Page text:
The U.S. Senate has passed the Strengthening American Cybersecurity Act of 2022, which will require federal agencies and organizations in the critical infrastructure sector to report cyberattacks within 72 hours. Organizations will also be required to report ransom demands and payments.

The Senate passed the cybersecurity act amid warnings from the Department of Homeland Security (DHS) and the Cybersecurity and Infrastructure Security Agency (CISA) about the potential for Russian cyberattacks targeting U.S. organizations.

The bill aims to bolster the cybersecurity posture of the federal government, as well as the cyber incident reporting practices of the critical infrastructure sector.

The cybersecurity act presents two challenges to critical infrastructure organizations, according to Jim McKenney, Practice Director, Industrials and Operational Technologies at NCC Group.

“The first challenge — resource constraints in people, time and funding — can be addressed by running cyber incident response tabletop exercises with partners who specialize in operational environments to “right-size” the response plan with the necessary tools, processes and people," said McKenney.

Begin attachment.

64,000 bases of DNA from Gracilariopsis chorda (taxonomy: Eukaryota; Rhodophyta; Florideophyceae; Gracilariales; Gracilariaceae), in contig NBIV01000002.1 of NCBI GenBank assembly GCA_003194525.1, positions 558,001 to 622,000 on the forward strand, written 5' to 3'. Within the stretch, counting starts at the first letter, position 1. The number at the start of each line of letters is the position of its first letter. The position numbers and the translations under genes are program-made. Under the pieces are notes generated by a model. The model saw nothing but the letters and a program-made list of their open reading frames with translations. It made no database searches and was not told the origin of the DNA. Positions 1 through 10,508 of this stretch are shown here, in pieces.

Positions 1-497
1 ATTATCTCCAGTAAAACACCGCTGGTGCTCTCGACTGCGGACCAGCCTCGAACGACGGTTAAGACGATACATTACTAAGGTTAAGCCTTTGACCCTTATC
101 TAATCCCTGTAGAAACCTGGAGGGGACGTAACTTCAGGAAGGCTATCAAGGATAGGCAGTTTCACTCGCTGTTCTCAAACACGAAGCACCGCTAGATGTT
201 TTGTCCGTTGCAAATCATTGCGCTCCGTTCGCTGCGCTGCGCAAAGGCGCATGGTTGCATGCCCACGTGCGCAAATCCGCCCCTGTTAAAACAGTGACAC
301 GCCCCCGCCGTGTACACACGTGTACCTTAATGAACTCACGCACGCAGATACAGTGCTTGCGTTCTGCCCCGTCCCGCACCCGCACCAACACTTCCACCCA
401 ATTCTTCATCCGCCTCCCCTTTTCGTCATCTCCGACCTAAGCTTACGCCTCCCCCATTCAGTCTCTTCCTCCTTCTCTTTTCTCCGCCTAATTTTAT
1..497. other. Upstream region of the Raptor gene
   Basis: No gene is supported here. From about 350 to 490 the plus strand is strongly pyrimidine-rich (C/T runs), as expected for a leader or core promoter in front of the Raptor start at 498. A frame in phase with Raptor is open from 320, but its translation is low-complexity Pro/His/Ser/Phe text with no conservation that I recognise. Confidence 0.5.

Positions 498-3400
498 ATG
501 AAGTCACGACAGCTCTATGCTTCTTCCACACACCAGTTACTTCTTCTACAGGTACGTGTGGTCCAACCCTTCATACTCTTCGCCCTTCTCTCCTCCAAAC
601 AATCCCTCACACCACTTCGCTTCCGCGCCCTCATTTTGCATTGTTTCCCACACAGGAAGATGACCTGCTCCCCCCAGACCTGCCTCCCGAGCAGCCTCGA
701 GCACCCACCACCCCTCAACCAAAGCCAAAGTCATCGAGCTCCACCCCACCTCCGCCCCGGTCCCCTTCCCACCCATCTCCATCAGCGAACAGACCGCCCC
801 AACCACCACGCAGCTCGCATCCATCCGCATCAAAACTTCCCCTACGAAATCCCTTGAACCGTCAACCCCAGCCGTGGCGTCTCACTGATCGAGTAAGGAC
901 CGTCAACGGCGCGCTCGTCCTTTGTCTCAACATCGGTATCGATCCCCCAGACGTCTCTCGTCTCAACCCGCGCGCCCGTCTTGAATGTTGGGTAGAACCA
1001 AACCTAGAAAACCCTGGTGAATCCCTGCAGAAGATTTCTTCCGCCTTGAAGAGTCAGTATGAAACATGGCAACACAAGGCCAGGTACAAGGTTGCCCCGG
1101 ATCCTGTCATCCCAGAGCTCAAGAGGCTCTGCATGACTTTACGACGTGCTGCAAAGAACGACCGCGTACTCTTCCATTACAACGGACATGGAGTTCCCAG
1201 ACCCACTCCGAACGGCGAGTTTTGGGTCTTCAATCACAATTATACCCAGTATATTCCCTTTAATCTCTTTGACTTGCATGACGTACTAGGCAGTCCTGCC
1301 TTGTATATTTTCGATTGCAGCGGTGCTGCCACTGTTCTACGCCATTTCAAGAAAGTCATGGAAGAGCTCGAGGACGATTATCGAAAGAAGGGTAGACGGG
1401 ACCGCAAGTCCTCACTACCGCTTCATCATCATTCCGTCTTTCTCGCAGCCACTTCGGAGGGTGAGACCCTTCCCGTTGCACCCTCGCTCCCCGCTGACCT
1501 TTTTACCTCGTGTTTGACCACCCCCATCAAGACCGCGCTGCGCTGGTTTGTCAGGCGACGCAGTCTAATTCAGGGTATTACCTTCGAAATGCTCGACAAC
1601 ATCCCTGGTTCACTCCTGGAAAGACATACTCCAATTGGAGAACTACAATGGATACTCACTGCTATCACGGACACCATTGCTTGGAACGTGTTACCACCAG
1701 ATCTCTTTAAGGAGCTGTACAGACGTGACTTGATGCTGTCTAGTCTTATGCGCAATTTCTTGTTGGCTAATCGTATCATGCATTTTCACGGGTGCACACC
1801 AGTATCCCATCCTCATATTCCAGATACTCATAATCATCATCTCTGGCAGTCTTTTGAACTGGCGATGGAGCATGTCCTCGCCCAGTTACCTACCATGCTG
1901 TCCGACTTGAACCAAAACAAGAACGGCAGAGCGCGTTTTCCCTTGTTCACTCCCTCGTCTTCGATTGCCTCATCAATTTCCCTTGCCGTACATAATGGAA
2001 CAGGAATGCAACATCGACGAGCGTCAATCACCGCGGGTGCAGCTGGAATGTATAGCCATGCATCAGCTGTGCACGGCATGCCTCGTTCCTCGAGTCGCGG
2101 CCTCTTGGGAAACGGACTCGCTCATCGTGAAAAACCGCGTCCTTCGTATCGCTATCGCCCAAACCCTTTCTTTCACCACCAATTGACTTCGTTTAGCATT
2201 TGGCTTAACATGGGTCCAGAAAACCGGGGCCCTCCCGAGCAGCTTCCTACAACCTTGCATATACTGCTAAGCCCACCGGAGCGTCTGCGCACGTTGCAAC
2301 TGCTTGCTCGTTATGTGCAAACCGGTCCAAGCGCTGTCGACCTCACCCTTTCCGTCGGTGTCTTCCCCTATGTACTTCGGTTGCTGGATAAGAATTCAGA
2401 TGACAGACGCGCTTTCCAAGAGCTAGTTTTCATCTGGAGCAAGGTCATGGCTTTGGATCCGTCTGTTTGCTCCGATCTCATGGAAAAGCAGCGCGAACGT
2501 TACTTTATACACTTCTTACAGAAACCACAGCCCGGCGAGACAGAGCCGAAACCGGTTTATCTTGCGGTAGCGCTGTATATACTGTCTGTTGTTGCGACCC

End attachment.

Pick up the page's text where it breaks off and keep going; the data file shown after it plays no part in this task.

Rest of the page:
A lack of instrumentation in critical infrastructure environments also presents a challenge, according to McKenney. "A bank can rather easily invest in a centralized intrusion detection system within a data center, but critical infrastructure operator facilities such as compressing stations, water towers and substations, which are distributed across a great deal of geography, will have space, power, communications and network infrastructure limitations. Because of this, operating environments require significantly more time, effort and expertise to obtain a comparable level of capabilities that a bank would enjoy.”